The BMW Group has updated its sustainability strategy to include the production of its own raw materials considered to be so-called conflict minerals.

It has worked to create a closed-loop material cycle, collecting old drill and milling bits at its plants in Germany and Austria for recycling into new tools.

BMW expects this will reduces the amount of tungsten required by 7 tonnes per year, and when compared to using primary tungsten, it should also reduces energy consumption by 70 per cent and CO2 emissions by more than 60 per cent.

Carbide tools are mainly made of tungsten and are used, for example, at the BMW Group plant in Steyr for the high-precision machining of e-drive housings.

The tools are usually resold as scrap at the end of their useful life, but now the BMW Group will gradually begin collecting this tool scrap for recycling by the Austrian mining company Wolfram Bergbau und Hütten AG.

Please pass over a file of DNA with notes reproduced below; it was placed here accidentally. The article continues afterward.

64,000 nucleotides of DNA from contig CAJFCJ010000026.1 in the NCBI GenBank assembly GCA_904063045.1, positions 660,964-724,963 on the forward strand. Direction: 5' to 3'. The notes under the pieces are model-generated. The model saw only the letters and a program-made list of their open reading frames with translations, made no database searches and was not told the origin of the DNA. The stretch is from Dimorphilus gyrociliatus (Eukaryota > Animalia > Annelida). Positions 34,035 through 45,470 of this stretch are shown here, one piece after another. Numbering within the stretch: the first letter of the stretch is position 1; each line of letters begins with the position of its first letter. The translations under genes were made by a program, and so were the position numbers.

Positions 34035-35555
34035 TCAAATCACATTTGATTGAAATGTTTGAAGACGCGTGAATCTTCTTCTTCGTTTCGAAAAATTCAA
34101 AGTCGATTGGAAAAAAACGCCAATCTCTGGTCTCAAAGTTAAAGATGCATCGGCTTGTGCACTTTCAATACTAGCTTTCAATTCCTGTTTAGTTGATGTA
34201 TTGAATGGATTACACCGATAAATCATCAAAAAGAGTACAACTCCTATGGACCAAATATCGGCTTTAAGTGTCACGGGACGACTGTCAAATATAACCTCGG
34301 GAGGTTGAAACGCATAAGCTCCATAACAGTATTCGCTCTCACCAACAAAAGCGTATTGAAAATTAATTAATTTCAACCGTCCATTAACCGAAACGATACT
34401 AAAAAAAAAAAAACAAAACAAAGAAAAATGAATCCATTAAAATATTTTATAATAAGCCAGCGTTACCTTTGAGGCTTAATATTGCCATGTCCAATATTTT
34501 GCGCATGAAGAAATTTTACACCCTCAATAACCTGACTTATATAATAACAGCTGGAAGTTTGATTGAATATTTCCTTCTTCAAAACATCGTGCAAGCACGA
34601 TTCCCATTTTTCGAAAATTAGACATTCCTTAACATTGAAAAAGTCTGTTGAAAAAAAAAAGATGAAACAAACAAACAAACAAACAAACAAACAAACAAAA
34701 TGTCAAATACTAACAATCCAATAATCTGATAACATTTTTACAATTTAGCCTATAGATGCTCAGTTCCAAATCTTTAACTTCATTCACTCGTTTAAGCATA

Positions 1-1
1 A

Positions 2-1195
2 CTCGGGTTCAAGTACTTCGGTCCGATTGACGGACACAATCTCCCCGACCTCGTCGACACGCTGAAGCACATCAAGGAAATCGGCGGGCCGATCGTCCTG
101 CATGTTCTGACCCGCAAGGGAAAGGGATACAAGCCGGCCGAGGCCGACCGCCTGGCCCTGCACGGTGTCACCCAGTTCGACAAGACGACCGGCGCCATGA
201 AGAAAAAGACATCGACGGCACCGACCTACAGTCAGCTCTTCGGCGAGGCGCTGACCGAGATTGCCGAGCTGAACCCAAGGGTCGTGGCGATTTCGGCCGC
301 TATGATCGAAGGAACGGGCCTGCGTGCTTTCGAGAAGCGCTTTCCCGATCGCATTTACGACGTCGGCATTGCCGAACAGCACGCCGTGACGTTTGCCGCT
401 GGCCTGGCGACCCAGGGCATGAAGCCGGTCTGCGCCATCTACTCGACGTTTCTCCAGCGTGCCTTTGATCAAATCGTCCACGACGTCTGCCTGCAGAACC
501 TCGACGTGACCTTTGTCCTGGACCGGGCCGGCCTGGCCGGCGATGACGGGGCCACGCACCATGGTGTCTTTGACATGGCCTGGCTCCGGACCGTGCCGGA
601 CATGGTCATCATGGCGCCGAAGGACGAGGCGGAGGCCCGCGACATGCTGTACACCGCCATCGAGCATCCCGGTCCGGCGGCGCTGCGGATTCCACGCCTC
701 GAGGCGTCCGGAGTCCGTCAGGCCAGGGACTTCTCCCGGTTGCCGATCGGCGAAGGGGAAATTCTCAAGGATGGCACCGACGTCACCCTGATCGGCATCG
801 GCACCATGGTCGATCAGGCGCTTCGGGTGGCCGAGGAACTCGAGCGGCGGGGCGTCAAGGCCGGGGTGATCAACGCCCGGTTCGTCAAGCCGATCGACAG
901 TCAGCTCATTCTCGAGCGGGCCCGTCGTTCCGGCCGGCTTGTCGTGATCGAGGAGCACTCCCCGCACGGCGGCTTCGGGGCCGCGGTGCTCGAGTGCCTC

The tool scrap contains an average of more than 80 per cent per cent tungsten. This is then treated using a special method to produce secondary tungsten in powdered form; the electricity required for this comes from 100 per cent renewable, local energy sources.

At the start of 2021, a new EU Conflict Minerals Regulation came into effect that tightens the rules for importing the four conflict minerals: gold, tin, tantalum and tungsten – or so called ‘3TG’.

“Responsible management of natural resources plays a key role in our sustainability goals,” said Dr Andreas Wendt, member of the Board of Management of BMW AG responsible for Purchasing and Supplier Network.

“We plan to increase the percentage of recycled raw materials significantly by 2030 and use raw materials multiple times in a circular economy. This applies not only to their use in the vehicle, but also in value creation overall”

He added: “Every gram that conserves natural resources and doesn’t contribute to violations of environmental and social standards counts.”